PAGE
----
New England Soccer Today

Technically Speaking: #TORvNE

Photo credit: Kari Heistad/

Welcome back to the latest edition of “Technically Speaking,” where our resident coach and former pro Rick Sewall takes a closer look in the Revolution’s latest performance.

Have a question for Rick? Feel free to ask away in the comments section!

NESoccerToday: What did you make of the decision to slot Andrew Farrell at left back?

Rick: The ideal outside back contributes to the team effort in two ways. He stops the opposing team’s offensive attack down his side of the field, and he supports his own offense by overlapping. Of these two, Andrew Farrell is clearly better at the defensive part. He has never done too much on offense (he hasn’t scored a goal in five years), but he’s fast and has a good work rate on defense.

My guess is that Jay Heaps felt he needed to strengthen his defensive effort on the left side, as Chris Tierney (despite his great left foot and overlapping potential) is not fully reliable as a defender. Toronto’s right side, consisting of Tsubasa Endoh, Armando Cooper, and Jason Hernandez, is dangerous, especially when receiving assertive passes from Victor Vasquez. Heaps may have also felt that Je-Vaughn Watson needed support from behind. (If this was part of his thinking, he was proven prescient when Watson was badly beaten by Cooper before Toronto’s first goal.

Unfortunately, Farrell seemed to have lost track of the playbook at that moment: instead of providing Watson with immediate support like a good left back, he was hanging out in front of the goal as if he were still a center back. Gershon Koffie could also have tried harder to stop Cooper’s cross before the goal. Overall, a bad performance before the first goal.)

It is getting to be obvious that the Revs need defensive help at the outside back positions. They really need a guy like Kemar Lawrence of the Red Bulls – one who is sound in terms of his positional play and fast enough to recover from any slight mistake.

Right back London Woodberry’s 9th-minute error when trying to cover Justin Morrow wasn’t a pleasant sight either and could easily have resulted in another Toronto goal.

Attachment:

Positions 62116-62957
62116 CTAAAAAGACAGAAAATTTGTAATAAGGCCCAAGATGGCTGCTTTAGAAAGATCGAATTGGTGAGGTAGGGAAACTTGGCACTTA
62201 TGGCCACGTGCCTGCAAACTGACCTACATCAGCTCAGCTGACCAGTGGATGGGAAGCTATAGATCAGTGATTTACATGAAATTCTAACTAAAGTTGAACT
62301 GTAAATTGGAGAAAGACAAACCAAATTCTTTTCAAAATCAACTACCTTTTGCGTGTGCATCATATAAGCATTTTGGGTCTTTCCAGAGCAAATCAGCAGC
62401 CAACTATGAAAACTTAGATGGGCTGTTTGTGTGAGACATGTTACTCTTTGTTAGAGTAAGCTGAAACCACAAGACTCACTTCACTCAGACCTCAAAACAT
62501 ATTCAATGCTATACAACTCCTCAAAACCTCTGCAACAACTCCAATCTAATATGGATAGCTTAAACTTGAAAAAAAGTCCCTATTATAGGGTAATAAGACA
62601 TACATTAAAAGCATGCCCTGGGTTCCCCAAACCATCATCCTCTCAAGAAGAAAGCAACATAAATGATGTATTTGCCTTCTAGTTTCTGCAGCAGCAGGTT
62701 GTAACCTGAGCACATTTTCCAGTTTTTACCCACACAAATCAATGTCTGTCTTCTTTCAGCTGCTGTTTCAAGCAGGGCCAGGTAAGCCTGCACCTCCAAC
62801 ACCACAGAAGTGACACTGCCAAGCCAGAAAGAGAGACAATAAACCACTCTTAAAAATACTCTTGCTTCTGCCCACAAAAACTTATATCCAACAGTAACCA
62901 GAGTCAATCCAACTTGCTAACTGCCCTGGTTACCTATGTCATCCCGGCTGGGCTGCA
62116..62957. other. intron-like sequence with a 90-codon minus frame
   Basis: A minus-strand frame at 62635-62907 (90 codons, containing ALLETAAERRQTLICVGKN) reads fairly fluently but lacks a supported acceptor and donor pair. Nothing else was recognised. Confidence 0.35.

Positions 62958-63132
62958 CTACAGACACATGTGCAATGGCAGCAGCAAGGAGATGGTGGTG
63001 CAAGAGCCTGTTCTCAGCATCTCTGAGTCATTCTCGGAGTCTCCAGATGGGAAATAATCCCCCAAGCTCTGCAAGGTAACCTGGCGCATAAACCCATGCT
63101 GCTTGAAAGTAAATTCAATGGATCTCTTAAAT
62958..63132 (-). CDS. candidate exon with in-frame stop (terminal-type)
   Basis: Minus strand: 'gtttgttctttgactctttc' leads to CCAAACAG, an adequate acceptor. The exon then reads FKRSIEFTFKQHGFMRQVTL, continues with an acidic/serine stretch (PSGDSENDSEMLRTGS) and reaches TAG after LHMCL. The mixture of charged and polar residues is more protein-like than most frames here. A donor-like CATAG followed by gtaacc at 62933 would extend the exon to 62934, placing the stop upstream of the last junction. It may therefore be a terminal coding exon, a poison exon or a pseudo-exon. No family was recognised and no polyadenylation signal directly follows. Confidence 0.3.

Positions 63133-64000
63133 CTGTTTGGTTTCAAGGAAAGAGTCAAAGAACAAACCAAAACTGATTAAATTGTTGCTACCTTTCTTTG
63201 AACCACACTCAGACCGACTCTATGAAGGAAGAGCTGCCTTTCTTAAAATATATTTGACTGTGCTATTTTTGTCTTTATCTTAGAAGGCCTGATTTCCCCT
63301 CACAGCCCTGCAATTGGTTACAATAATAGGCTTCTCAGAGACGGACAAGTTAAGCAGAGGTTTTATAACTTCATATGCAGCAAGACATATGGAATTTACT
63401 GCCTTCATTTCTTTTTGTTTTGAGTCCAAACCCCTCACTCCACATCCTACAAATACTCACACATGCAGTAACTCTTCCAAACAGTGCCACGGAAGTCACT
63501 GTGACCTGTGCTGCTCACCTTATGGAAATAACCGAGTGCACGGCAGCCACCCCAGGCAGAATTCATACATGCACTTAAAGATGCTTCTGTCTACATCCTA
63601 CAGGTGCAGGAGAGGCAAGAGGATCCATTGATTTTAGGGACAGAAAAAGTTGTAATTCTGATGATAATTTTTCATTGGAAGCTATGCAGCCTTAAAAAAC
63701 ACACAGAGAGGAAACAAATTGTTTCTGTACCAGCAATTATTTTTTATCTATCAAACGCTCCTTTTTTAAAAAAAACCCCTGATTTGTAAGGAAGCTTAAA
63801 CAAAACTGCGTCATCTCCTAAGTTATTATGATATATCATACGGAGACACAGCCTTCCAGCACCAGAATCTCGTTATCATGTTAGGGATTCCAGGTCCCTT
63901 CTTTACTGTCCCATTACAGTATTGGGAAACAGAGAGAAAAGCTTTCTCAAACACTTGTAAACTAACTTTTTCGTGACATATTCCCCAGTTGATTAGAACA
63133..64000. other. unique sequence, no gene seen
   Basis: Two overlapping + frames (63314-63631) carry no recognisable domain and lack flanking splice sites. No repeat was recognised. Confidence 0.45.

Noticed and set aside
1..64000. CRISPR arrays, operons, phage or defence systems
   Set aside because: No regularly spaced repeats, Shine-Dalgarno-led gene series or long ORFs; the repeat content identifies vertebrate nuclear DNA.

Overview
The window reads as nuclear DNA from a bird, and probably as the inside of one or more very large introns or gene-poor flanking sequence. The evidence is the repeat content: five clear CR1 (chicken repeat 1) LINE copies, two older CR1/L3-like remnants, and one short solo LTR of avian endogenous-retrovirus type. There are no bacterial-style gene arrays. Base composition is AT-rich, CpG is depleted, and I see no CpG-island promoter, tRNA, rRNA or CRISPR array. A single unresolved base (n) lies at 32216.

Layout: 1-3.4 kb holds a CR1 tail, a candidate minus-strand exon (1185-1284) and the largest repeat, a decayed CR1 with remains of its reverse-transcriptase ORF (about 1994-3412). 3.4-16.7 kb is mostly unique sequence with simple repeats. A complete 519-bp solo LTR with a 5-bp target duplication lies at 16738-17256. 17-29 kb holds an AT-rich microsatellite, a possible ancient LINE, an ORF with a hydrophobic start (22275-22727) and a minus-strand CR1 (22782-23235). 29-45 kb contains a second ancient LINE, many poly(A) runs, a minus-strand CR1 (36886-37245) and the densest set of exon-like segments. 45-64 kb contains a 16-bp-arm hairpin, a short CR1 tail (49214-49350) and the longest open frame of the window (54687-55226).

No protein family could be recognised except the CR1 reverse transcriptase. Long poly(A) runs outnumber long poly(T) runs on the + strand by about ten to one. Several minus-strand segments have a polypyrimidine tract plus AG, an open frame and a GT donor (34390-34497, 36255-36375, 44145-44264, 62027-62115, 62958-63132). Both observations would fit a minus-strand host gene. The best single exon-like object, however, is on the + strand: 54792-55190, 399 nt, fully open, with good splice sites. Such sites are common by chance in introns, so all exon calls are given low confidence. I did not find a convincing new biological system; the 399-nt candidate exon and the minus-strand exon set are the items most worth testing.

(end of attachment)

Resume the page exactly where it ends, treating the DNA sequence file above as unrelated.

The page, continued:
What did you see from the central midfield partnership of Gershon Koffie and Je-Vaughn Watson?

Rick: Koffie and Watson were, for the most part, playing alongside each other as defensive midfielders, with Rowe (nominally at right midfield) moving a bit forward of them on offense. As such, one of the pair’s main jobs was to establish team possession of the ball and build a controlled attack, much the way Vasquez did all game long for a tired Toronto team (which had played a very competitive game only two days earlier). This Rev midfield pairing performed adequately on defense, considering the fact that the Revs held Toronto to one goal for over 90 minutes, but they did not have the savvy to anchor and organize a well-structured and logical offense. When the Revs got the ball up the field – as they did a fair number of times, to create some good scoring chances – it was more or less by hook or by crook. I never got the idea their attack was orchestrated the way the Toronto attack was, especially in the first 20 minutes of the game.

As the years go on, more and more MLS teams are seeking and finding that a key team organizer (what I often call the midfield generalissimo), Bastian Schweinsteiger of Chicago being the latest example. Victor Vasquez is playing a similar role for Toronto. Interesting that both these players are over 30. There must be one or two affordable players of this type (Vasquez’s salary is a bargain basement $700,000) somewhere in the world that the Revs could hire.

Why do you think the Revs offense struggled to create chances?